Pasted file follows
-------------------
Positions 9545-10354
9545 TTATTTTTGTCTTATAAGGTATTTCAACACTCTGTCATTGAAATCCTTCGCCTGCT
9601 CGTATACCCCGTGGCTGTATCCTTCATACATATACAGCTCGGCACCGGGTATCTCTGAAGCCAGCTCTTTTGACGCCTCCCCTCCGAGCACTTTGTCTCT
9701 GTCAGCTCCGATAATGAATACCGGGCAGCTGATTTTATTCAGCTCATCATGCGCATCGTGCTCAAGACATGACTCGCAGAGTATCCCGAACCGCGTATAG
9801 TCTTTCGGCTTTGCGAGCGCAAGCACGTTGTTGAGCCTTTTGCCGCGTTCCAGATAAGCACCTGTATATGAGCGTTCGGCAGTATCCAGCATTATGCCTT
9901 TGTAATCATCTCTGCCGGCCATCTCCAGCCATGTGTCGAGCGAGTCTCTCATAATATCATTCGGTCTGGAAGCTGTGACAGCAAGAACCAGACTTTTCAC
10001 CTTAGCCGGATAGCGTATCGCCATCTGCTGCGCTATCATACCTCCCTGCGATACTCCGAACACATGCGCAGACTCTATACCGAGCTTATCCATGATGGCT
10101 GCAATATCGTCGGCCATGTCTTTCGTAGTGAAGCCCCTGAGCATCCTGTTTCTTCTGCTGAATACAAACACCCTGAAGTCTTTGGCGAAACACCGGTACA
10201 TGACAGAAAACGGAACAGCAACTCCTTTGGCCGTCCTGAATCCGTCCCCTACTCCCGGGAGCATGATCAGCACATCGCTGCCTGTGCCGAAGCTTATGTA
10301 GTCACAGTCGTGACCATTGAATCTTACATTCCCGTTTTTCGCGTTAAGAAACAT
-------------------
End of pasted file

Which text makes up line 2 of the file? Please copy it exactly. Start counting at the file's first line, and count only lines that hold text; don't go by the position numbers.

9545 TTATTTTTGTCTTATAAGGTATTTCAACACTCTGTCATTGAAATCCTTCGCCTGCT